• min – minimum outer diameter size measured in any direction of the same cross-section of the pipe after bending.

Figure 4-22 shows the ellipticity line chart, which represents the change of ellipticity with respect to the dimensionless curvature R 0 /R (R 0 is the outer radius of the pipe, R is the curvature radius of the center layer of the bent section) on a logarithmic coordinate, represented by a family of straight lines with the ratio t/R 0 as the parameter.

Figure 4-22 Ellipticity
Figure 4-22 Ellipticity

It can be seen from the figure that the greater the degree of bending, the greater the ellipticity of the cross-section. Therefore, ellipticity is commonly used in production as an important indicator to inspect the quality of bent pipes. Depending on the performance requirements of the bent pipe components, the requirements for their ellipticity also vary.

For example, in industrial pipeline engineering, the ellipticity of bent pipe components should not exceed 5% for high-pressure pipes; 8% for medium and low-pressure pipes; 9% for aluminum pipes; 8% for copper alloy and aluminum alloy pipes. In agricultural machinery, the ellipticity of bent pipe components should not exceed 5%.

The distortion of the cross-sectional shape may cause a reduction in the cross-sectional area, increase the resistance to fluid flow, and also affect the functional effect of the pipe components in the structure. Therefore, in the bending processing of pipe components, measures must be taken to control the amount of distortion within the required range.

Currently, there are mainly two methods to eliminate or reduce distortion. One is to determine the profile section shape based on the structure and processability of the profile parts; the other is to support the profile during the production process (by adding a core rod or filler) to increase the stiffness of the profile section.

1) Support the section with a core rod in the bending deformation area to prevent section distortion.

2) Filling the bending billet with granular media, fluid media, elastic media, or low-melting-point alloys can also replace the core rod to prevent section shape distortion. This method is relatively easy to apply and is widely used, especially in small and medium batch production.

3) On the mold surface in contact with the tube material, grooves that match the section shape of the tube are made to reduce the pressure on the contact surface and hinder the section’s twisting, which is a quite effective measure to prevent section shape distortion.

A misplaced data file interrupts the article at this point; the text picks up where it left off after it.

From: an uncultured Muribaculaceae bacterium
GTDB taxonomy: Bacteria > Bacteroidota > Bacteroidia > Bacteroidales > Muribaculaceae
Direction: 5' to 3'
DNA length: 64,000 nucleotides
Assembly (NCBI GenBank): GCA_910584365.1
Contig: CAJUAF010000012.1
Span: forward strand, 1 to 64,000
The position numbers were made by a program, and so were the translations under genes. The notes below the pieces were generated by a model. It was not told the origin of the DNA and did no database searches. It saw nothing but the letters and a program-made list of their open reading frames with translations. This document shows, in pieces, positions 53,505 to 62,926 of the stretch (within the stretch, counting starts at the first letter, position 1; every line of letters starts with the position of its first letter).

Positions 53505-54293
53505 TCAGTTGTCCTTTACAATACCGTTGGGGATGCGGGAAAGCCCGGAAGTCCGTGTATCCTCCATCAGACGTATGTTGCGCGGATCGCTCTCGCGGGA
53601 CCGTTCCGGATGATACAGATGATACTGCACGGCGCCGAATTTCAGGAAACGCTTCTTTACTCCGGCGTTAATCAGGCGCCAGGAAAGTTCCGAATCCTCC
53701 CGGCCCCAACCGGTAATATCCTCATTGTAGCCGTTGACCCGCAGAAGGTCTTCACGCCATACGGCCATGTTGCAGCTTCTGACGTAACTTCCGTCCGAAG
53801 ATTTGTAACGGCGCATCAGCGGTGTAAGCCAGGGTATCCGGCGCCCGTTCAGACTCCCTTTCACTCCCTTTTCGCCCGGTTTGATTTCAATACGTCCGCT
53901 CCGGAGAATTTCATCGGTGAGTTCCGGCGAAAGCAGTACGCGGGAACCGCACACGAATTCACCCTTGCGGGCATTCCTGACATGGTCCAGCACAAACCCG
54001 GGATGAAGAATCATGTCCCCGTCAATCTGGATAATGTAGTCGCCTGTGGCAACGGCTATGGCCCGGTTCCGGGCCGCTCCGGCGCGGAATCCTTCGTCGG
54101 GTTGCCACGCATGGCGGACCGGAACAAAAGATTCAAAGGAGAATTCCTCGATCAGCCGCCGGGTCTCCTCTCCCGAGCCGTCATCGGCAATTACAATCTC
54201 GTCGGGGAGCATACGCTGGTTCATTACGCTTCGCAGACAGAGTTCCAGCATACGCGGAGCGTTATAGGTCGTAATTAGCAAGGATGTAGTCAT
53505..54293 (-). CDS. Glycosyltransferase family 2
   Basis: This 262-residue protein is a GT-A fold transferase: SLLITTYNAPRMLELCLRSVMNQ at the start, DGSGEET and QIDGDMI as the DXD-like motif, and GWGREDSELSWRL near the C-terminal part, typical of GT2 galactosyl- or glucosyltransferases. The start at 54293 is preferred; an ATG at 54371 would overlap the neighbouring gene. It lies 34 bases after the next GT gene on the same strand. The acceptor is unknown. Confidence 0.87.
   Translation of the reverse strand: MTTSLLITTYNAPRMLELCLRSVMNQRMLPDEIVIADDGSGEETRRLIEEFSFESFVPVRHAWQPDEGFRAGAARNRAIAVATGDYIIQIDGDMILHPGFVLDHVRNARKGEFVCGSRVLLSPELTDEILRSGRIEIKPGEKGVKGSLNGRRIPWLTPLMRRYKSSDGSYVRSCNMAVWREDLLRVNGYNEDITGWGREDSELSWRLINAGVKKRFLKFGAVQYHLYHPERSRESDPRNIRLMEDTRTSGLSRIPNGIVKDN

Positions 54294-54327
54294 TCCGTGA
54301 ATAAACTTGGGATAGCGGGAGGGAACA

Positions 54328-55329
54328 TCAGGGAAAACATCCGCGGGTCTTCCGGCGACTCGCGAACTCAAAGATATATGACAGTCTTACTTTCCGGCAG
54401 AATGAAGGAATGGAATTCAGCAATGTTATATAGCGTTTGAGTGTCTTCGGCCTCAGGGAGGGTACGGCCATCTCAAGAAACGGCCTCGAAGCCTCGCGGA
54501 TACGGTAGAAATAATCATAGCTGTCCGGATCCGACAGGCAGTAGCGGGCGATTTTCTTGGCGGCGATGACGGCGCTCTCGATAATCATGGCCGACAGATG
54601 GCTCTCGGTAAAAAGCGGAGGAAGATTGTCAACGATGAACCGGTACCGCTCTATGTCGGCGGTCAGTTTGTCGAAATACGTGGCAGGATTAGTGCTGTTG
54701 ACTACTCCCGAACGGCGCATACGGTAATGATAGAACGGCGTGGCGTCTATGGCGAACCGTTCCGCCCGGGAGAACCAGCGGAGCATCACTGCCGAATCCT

4) Use the reverse deformation method to control the change of the tube section (see figure 4-24), this method is commonly used in the coreless bending process on bending machines, characterized by its simple structure, thus widely applied.

Figure 4-24 Reverse deformation groove
Figure 4-24 Reverse deformation groove

Using the reverse deformation method for coreless bending (see figure 4-23), that is, the billet is given a certain amount of reverse deformation in advance, then after bending, due to the mutual cancellation of deformations in different directions, the billet section is basically maintained round, to meet the requirements of ovality, thereby ensuring the quality of the bending.

Figure 4-23 Schematic diagram of coreless bending
Figure 4-23 Schematic diagram of coreless bending

1—Bending mold
2—Clamping block
4—Guide Wheel
5—Pipe Blank

The cross-sectional shape of the anti-deformation groove is shown in Figure 4-24, and the size of the anti-deformation groove is related to the relative bending radius R/D (R is the curvature radius of the central layer, D is the outer diameter of the pipe). The dimensions of the anti-deformation groove are shown in Table 4-5.

Table 4-5 Dimensions of the Anti-Deformation Groove

Relative curvature radius R/DR1R2R3H
1.5~20.5D0.95D0. 37D0.56D

(2) Change in Pipe Thickness

The change in pipe thickness mainly depends on the pipe’s relative bending radius R/D and relative thickness t/D. In production, the minimum wall thickness t min on the bending outer side and the maximum wall thickness t max on the inner side can usually be estimated using the following two formulas:

tmin=t(11tD2RD) tmax=t(1+1tD2RD)


  • t – Original thickness of the pipe (mm);
  • D – Outer diameter of the pipe (mm);
  • R- Bending radius of the central layer (mm).

The thinning of the pipe wall thickness reduces the mechanical strength and performance of the pipe fittings. Therefore, the wall thickness reduction rate is commonly used in production as a technical indicator to measure the change in wall thickness, to meet the performance requirements of the pipe fittings.

The thinning rate of the pipe wall=ttmint×100%


  • t is the original thickness of the pipe material (mm);
  • tmin is the minimum wall thickness of the pipe material after bending (mm).

The performance requirements for pipe materials vary, and so do the requirements for wall thickness reduction rates. For pipe fittings used in industrial pipeline engineering, the rate should not exceed 10% for high-pressure pipes; for medium and low-pressure pipes, it should not exceed 15%, and should not be less than the designed calculated wall thickness. In agricultural machinery, the wall thickness reduction rate for bent pipe fittings generally should not exceed 5%.

Measures to reduce the thinning of pipe wall thickness include:

1) Reducing the tensile stress value in the area where tensile deformation occurs on the outer side of the neutral layer. For example, by adopting the method of resistance local heating, reducing the deformation resistance of the metal material on the inner side of the neutral layer, making the deformation more concentrated in the compressed part, to achieve the purpose of reducing the stress level in the tensile part.

2) Changing the stress state of the deformation area, increasing the component of compressive stress. For example, changing from bending to push bending can fundamentally overcome the defect of excessive thinning of the pipe wall.